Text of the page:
Pact of Amsterdam adopted!
30 May 2016 was a symbolic and historic day for the urban dimension of European policies. Ministers responsible for urban matters adopted the Pact of Amsterdam which officially set up an EU Urban Agenda. Members and partners of the URBAN Intergroup are particularly satisfied. They pledge for years for the recognition of the role of European towns and cities.
“The Pact of Amsterdam is a turning point in the EU’s history. It confirms the importance of the urban dimension in EU policies. But what is more, it introduces very concrete set of actions which will require partnerships in all levels of governance, between European, national, regional and local authorities and other stakeholders. I am very proud that the work of members and partners of the URBAN Intergroup at the European Parliament has been recognised, for the first time, in an intergovernmental document!” – declared in Amsterdam Jan Olbrycht, President of the URBAN Intergroup.
Iskra Mihaylova, Chair of the EP’s REGI committee and member of the URBAN Intergroup, who represented the European Parliament during the ministerial meeting said “I am convinced that the adopted on 30.05. Pact of Amsterdam, with its innovative governance structure based on strong partnerships, will improve the implementation of EU and national policies on the ground, by involving cities in the design and implementation of urban-related policies as a way of making them more effective, efficient and inexpensive. To better address urban challenges such as air quality, migrant inclusion or urban poverty, regions and cities are ready to boost bottom-up urban innovations across the Union, whilst the Parliament will carefully consider the results and recommendations of the thematic partnerships established under the Agenda. The EU Urban Agenda should also provide good cooperation and consistency with cities and regions from around the world to share sustainability goals and innovative policies within the framework of Habitat III Agenda.”
During the opening of the Committee of the Regions’ Forum on the EU Urban Agenda, Kerstin Westphal, EP rapporteur on the urban dimension of EU policies, underlined that despite of the success of the Pact “we need to know who will be responsible for the implementation of the EU Urban Agenda, especially inside the European Commission! That is why we need to put pressure on this!” She mentioned as well that the functional areas are very important and the cooperation between urban and rural territories is crucial to solve a lot of problems.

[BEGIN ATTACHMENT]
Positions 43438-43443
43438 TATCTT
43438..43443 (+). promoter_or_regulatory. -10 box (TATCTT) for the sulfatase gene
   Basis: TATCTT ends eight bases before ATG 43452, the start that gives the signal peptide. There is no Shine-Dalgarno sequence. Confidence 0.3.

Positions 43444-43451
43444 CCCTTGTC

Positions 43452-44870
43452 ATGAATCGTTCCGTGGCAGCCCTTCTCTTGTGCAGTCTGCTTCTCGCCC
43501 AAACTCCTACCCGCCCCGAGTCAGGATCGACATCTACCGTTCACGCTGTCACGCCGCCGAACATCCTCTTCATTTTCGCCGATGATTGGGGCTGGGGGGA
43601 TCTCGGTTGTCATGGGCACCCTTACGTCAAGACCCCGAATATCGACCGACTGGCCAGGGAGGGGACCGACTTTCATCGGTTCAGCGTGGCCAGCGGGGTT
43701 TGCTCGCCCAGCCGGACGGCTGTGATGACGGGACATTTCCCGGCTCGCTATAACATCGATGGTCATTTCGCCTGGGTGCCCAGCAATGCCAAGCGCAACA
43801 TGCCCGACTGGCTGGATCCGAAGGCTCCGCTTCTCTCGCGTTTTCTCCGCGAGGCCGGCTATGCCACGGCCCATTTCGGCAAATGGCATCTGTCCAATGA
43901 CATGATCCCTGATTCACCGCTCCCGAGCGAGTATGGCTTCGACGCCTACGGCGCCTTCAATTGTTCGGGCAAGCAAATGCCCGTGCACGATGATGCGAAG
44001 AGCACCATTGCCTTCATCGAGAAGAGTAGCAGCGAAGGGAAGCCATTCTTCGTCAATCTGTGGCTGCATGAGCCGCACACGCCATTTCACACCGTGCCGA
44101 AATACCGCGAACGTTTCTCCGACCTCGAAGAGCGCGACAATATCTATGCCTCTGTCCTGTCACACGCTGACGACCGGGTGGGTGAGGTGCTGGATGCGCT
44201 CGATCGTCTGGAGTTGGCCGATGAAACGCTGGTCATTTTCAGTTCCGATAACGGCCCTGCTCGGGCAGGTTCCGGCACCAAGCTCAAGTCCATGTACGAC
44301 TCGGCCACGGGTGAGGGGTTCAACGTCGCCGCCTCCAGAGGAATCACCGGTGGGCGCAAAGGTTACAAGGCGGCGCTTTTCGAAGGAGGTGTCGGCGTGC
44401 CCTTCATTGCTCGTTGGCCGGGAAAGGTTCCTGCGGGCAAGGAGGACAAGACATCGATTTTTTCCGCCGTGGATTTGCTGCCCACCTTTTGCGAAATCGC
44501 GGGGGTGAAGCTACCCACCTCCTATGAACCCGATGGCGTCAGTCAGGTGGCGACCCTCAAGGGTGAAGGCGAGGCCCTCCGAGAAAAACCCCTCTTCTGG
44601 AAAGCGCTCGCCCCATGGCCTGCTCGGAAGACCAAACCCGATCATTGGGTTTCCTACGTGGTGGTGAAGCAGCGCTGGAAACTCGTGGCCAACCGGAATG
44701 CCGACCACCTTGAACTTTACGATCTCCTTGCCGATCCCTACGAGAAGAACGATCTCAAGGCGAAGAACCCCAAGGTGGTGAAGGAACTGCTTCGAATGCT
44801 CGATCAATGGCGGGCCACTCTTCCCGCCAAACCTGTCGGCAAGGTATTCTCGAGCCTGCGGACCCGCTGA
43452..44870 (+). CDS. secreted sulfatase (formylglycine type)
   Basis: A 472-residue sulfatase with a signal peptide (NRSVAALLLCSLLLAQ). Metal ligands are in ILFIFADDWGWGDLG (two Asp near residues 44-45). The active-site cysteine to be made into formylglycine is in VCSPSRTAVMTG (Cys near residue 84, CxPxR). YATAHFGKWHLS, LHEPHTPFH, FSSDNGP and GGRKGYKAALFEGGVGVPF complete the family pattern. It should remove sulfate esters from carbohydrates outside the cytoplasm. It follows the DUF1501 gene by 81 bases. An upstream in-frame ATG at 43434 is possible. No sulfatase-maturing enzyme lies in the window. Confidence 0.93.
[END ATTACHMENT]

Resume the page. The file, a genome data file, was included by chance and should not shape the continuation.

Lambert van Nistelrooij, vice-president of the URBAN Intergroup said: “A first step for the Cities was already made in December 2015 when 371 million Euro was made available for Urban Innovative Actions. Now the Dutch presidency has forced a breakthrough for the cities in Europe with the Pact of Amsterdam. No new regulations, but a commitment from the cities in Europe to contribute to resolving central problems, with in return direct access to the European Funds. I came forward with the proposal for this Pact, which has been taken over by the Dutch Minister Plasterk during the Informal Cohesion Summit in Riga last year. ”
Right to the City to older persons – meeting in Strasbourg on May 12th
The Joint meeting of the URBAN Intergroup and the Intergroup on Active Ageing and Intergenerational Solidarity took place on Thursday May 12th at the European Parliament in Strasbourg.
The main point of the meeting was the discussion on how to apply the Right to the City to older persons and seizing the opportunity of the EU Urban Agenda. Ms Julia Wadoux, policy and project coordinator for Health, New Technologies and Accessibility at AGE Platform Europe presented a broad picture of ageing in the EU, especially in the context of urbanisation. It has been stressed that according to the World Health Organisation (WHO), the adaptation of physical and social environments to the needs of the ageing population empowers people to age in better physical and mental health. It also promotes their social inclusion and active participation as well as helps them maintain their autonomy and a good quality of life. Moreover, WHO’s “8 areas of age-friendly environments in city” was quickly presented. During the presentation, the problem of age stereotypes and discrimination of old people in society was linked to the right to the city to older persons. The need for solidarity between generations and monitoring ageing has been stressed.
During the discussion, participants agreed that the EU Urban Agenda is a key opportunity for cities to design their age-friendly social and physical environments. MEPs underlined that ageing should be horizontally presented in different partnerships. However, it seems that actually the problem of mobility is central, not only in urban but especially in rural areas. Access to transport would allow older people social inclusion, improve health care, etc.
In conclusions, participants agreed that, in the short term, European and national policies could help to resolve some problems for older people leaving not only in cities. Moreover, long term investments are needed: for example pro-nativity policies to try to stop the consequences of ageing European pollution.